As the reader, I often understood what Scout was saying before she did. Sometimes I felt sadness she wasn’t yet grown up enough to comprehend. When you’re young and living the sort of life Scout had, it doesn’t occur to you to think that the world is anything less than good. Then you grow up, and the dark corners you never even used to notice appear.

Scout was lucky because she could go home and talk to her dad about it. Speaking of, let me just take a moment to crown Atticus Finch King of the Literary Dads. Everything he says is a quotable life lesson and he lives according to his words. Atticus is the sort of person you should channel when you’re commuting to work. I find in my life, that’s the hardest time of day to be a good person.

Atticus believes in the innate goodness of people, even when it is so clouded with fear that it no longer appears to exist. He believes in doing the right thing. He believes in starting even when you know in your heart you will fail. That is true bravery, as far as he is concerned. He wants more than anything for his children to grow up free from the prejudices that separate his community. For those of us who may be dealing with deadbeat dad issues, reading Atticus at times feels a little bit like you’re stepping on a nail on purpose, but it’s totally worth it. This book helps you crawl out of your own skin for a while and see your life in terms of something much bigger.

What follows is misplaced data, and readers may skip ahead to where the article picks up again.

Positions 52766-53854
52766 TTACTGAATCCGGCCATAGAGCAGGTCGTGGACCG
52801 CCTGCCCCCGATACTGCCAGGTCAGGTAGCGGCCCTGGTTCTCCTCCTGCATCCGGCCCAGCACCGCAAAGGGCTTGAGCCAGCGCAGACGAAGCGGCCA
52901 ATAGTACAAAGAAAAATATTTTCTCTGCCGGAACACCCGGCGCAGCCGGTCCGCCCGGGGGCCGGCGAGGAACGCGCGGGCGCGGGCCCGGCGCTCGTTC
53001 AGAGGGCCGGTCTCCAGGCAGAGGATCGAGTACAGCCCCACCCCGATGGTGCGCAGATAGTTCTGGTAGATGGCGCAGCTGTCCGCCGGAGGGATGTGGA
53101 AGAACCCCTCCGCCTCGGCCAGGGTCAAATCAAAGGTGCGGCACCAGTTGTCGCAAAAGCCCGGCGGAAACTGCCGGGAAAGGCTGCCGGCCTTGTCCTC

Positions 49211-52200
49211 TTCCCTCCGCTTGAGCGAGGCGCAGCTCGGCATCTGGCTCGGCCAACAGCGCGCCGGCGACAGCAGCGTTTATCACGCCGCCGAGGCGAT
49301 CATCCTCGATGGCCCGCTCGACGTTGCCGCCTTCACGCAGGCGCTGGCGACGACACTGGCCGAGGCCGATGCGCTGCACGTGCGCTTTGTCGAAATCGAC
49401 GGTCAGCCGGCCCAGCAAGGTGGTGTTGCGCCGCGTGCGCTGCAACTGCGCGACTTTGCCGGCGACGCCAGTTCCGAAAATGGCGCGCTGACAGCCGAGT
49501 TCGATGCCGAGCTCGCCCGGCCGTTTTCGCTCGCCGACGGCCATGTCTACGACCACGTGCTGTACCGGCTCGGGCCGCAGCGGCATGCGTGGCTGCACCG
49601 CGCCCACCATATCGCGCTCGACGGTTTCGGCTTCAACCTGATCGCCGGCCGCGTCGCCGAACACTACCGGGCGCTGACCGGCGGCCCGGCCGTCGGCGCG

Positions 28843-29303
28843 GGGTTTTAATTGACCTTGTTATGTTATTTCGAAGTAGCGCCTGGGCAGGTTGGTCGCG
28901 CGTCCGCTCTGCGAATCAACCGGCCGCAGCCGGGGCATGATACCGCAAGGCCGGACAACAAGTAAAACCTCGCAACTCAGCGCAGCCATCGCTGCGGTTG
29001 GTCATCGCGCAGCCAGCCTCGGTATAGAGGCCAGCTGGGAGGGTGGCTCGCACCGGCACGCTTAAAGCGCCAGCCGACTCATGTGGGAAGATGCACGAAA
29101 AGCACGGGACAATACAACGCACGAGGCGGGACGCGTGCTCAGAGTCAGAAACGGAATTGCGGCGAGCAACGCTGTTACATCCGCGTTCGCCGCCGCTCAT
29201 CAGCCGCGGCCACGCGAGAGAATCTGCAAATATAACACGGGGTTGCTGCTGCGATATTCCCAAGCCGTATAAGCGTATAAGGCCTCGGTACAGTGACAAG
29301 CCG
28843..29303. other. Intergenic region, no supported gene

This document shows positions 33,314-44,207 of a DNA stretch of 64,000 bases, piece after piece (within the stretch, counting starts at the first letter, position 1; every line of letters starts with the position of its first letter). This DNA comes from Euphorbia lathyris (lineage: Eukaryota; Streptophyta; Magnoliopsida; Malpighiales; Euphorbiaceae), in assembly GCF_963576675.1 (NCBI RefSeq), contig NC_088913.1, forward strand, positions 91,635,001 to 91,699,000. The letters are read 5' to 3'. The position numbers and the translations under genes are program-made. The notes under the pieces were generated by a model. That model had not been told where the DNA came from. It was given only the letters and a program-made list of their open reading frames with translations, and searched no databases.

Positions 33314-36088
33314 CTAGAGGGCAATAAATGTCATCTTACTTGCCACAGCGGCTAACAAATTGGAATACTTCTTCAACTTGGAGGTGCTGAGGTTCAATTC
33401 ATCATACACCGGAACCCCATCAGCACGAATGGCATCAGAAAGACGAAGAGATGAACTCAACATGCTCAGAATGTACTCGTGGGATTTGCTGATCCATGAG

More than anything, Atticus Finch and his children inspired me to be better. They reminded me that living in a crappy world doesn’t mean you have to be a crappy person.

“’… an’, Atticus, when they finally saw him, why he hadn’t done any of those things… Atticus, he was real nice…’

His hands were under my chin, pulling up the cover, tucking it around me.

‘Most people are, Scout, when you finally see them.’”

There is no way I can do this beautiful book justice. Just go read it.